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Dejah Throris and the White Apes of Mars Review

Comic Review: Dejah Thoris and the White Apes of Mars / Writer: Mark Rahner / Artist: Lui Antonio / Publisher: Dynamite / Release Date: December 15th

The recent Disney movie John Carter brought with it an inevitable interest in the source material, The Barsoom Series by Edgar Rice Burroughs. The original books use a number of tricks to make Mars appear radically different from Earth, and this includes things such as multi-limbed apes and cultural nudity, so perhaps it was inevitable that a visual medium such as comic books would take an interest in the original work.

The question we have to ask is; does this comic-book use Martian cultural nudity as a way of making us engage with a strange and alien culture, or is it just an excuse to fill the book with pictures of naked women in order to sell it to the teenage boys who presumably lack access to the internet?

Sadly, it’s the latter. Which is a real pity as Dejah Thoris is a very strong character. (Technically, she’s also a Disney Princess these days, though I doubt we’ll see her on the Disneyland Princess Parade any time soon.) Dejah Thoris and the White Apes of Mars is not directly based on any of Burroughs’ novels, merely borrowing one of the central characters to create a story that is a thinly veiled excuse to have naked ladies on the page.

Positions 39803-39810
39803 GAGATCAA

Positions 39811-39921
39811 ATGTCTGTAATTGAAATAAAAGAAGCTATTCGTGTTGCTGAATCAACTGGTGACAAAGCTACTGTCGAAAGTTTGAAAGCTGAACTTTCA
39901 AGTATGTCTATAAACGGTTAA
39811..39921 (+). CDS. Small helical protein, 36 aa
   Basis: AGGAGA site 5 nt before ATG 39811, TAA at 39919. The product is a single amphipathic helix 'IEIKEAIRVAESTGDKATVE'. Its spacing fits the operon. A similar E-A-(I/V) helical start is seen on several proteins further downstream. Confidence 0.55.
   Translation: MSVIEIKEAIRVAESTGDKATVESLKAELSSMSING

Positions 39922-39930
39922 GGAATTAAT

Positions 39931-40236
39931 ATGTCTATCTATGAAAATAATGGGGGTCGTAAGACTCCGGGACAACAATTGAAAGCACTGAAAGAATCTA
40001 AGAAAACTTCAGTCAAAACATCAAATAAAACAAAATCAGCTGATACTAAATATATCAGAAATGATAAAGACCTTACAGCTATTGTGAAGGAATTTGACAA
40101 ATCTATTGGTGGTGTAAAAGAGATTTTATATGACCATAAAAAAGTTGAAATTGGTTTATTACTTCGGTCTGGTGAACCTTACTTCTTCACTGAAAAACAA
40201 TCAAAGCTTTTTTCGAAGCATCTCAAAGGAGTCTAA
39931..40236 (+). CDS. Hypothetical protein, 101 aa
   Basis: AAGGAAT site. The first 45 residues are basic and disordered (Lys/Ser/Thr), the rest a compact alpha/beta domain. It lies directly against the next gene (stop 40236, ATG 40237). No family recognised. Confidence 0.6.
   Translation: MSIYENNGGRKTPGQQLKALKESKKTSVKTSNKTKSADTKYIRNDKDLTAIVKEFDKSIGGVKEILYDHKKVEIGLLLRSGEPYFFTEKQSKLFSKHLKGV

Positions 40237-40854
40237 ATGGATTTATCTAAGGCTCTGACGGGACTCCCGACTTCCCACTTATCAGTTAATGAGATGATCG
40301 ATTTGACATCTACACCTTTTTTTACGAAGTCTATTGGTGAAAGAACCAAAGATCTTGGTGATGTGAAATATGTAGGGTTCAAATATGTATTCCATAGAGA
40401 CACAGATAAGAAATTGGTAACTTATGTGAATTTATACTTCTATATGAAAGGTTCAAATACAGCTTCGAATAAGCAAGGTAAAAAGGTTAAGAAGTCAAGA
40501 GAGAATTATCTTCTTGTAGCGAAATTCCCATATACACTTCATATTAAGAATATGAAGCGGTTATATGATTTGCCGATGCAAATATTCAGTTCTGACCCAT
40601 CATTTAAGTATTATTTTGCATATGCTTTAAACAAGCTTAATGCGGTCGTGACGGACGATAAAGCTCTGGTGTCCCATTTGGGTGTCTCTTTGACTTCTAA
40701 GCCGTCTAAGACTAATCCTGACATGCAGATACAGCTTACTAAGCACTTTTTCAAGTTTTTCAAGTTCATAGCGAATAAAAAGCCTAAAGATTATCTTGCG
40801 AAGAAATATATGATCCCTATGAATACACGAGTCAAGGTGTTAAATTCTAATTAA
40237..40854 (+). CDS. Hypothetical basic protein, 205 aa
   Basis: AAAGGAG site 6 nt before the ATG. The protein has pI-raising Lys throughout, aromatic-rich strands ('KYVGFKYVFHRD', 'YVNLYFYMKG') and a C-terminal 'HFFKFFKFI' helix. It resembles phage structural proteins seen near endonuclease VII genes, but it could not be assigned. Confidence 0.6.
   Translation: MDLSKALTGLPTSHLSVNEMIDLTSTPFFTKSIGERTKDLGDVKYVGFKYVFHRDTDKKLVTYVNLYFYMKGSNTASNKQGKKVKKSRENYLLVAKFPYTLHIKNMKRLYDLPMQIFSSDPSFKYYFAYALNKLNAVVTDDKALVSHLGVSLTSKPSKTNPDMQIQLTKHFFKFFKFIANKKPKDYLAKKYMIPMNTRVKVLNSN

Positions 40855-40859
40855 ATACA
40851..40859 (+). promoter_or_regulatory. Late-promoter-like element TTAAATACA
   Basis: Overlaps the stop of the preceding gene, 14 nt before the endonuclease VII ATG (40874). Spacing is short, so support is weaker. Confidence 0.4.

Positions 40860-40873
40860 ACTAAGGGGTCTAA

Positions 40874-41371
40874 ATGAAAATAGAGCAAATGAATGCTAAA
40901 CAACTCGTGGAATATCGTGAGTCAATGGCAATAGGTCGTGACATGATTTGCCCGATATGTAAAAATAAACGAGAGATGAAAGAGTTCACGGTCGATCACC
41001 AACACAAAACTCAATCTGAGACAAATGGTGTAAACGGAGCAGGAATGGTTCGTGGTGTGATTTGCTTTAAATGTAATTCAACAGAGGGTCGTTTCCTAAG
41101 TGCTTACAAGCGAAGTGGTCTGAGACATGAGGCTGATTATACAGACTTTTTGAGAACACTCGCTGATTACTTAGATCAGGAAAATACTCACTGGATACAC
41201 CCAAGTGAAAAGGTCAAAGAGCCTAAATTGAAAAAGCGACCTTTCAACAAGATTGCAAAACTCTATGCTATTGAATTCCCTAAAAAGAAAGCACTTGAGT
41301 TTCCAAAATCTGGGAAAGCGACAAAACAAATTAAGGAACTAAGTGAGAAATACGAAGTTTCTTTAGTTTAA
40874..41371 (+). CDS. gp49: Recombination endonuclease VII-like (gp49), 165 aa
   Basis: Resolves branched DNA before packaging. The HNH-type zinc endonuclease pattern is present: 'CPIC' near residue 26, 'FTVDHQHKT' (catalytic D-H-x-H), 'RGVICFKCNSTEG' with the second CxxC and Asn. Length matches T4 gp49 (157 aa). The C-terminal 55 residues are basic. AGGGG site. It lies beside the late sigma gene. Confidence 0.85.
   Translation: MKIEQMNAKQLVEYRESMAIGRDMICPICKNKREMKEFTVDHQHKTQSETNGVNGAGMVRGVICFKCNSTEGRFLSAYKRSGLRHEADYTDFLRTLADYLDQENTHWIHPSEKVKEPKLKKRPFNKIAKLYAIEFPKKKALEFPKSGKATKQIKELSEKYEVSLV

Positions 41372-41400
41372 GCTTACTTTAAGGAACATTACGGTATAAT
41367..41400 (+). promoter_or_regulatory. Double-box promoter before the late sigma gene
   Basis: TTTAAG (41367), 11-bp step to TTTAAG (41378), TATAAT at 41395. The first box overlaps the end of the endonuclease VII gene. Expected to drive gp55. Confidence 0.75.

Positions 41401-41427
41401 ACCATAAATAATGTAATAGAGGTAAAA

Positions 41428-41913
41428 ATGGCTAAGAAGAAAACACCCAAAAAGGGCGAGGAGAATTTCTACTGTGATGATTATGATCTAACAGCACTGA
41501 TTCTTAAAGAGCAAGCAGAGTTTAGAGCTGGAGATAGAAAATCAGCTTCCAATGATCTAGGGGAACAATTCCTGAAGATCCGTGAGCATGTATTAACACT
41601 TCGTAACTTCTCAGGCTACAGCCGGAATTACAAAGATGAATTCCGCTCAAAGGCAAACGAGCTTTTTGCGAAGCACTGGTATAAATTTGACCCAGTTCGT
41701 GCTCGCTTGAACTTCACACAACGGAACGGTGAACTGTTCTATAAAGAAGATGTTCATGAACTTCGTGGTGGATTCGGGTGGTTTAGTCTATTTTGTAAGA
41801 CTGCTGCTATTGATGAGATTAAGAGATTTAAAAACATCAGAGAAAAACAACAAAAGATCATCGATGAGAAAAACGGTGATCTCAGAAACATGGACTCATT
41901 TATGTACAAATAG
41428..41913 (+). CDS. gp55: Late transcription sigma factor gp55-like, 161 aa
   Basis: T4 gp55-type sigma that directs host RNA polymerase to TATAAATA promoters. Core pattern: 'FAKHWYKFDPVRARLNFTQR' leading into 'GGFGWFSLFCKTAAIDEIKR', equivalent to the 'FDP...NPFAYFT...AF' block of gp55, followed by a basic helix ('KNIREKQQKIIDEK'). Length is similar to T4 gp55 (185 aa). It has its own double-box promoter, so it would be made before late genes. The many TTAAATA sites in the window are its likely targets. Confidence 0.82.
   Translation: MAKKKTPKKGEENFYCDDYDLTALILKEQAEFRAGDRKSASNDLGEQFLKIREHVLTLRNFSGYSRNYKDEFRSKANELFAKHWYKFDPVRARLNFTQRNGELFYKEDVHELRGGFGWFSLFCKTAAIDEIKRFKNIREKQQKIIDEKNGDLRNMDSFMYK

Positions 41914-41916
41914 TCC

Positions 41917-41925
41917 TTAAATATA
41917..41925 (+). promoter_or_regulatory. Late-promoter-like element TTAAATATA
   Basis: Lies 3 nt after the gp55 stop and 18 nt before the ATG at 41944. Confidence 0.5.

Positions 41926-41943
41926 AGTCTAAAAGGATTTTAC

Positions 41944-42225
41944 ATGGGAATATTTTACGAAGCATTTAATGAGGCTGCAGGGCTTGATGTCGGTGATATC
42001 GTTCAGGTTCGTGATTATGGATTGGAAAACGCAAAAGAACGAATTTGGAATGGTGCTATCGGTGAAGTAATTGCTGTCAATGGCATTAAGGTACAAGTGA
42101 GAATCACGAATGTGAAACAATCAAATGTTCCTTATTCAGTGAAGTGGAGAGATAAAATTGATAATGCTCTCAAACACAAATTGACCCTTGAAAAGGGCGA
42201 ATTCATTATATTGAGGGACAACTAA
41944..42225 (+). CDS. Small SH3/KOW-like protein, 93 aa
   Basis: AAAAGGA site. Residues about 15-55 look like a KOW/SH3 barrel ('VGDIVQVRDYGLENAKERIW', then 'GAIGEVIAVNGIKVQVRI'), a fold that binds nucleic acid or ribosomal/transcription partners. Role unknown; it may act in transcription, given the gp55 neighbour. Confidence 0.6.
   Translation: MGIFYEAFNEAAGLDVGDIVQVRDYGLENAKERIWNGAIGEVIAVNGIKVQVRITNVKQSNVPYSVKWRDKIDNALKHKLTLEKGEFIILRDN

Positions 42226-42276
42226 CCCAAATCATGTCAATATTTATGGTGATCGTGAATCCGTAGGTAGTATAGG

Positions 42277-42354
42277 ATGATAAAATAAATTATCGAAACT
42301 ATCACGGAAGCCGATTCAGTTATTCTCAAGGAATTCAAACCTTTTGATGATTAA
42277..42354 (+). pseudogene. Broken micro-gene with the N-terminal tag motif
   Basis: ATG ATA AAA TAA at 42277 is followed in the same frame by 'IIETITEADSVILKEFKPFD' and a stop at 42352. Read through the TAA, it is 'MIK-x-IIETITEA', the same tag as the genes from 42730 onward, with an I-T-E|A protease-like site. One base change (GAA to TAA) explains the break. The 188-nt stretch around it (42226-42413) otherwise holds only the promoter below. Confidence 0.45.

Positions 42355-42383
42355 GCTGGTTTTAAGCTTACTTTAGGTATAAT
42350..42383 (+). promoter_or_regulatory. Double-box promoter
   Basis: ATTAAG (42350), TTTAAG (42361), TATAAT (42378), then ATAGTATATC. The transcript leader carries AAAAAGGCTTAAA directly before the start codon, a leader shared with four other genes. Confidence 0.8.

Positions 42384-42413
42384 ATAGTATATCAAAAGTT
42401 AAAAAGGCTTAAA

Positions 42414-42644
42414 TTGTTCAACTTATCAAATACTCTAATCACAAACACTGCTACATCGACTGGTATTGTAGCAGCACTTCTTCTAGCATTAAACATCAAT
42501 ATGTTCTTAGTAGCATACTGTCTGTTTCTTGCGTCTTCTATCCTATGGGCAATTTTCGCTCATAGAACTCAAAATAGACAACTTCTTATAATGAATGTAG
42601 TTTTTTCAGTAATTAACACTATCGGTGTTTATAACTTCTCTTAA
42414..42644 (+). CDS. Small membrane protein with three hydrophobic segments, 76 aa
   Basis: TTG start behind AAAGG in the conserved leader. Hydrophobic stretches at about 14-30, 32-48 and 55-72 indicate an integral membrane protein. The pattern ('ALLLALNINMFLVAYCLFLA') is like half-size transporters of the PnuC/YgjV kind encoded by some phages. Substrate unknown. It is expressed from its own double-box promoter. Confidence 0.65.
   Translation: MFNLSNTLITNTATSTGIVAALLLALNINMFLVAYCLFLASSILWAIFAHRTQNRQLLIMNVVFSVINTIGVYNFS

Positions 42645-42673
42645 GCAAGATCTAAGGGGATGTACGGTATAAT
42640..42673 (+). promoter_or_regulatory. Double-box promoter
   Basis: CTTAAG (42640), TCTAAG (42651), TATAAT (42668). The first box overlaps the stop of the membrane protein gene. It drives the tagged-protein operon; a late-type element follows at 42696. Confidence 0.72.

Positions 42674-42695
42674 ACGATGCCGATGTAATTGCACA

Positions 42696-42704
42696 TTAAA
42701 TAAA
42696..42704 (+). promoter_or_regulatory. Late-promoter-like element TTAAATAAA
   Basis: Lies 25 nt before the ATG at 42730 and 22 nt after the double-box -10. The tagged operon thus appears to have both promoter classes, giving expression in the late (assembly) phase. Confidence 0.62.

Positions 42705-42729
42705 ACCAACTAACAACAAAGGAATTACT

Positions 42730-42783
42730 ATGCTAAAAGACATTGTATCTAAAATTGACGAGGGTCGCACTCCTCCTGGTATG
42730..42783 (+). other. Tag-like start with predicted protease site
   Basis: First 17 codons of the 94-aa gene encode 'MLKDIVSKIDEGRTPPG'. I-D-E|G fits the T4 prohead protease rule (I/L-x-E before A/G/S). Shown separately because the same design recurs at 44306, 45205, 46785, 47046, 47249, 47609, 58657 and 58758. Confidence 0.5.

Of course, girls in a series of unlikely, unnatural looking poses isn’t enough; the White Apes of the title are also present, and they mostly exist to murder people and cover the pages that aren’t covered in bottoms and boobies in blood and guts. The plot also includes an archaeological jaunt gone wrong and a hidden conspiracy, but these have no depth and are merely window dressing. The dialogue is weak and boring, and the plot is meandering and pointless. If you have ever wondered why people stay away from comic book stores, look no further than Dejah Thoris and the White Apes of Mars and its ilk. If you liked the Disney movie, pick up the original novels, and avoid this pointless spin-off.

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0 #2 Randi 2015-12-03 19:56
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0 #1 Abhinav 2012-10-31 07:43
As I mentioned on Facebook, the Warlord of Mars: Dejah Thoris series is much better in terms of content that is relevant and substantial. The first two volumes are particularly good, haven't read the third arc yet. For anyone who liked the movie, the novel adaptation Warlord of Mars Volume 1 is also very, very excellent.

These are my reviews on both of those series. I'd just say that Arvid Nelson is a far, far better writer than Mark Rahner.

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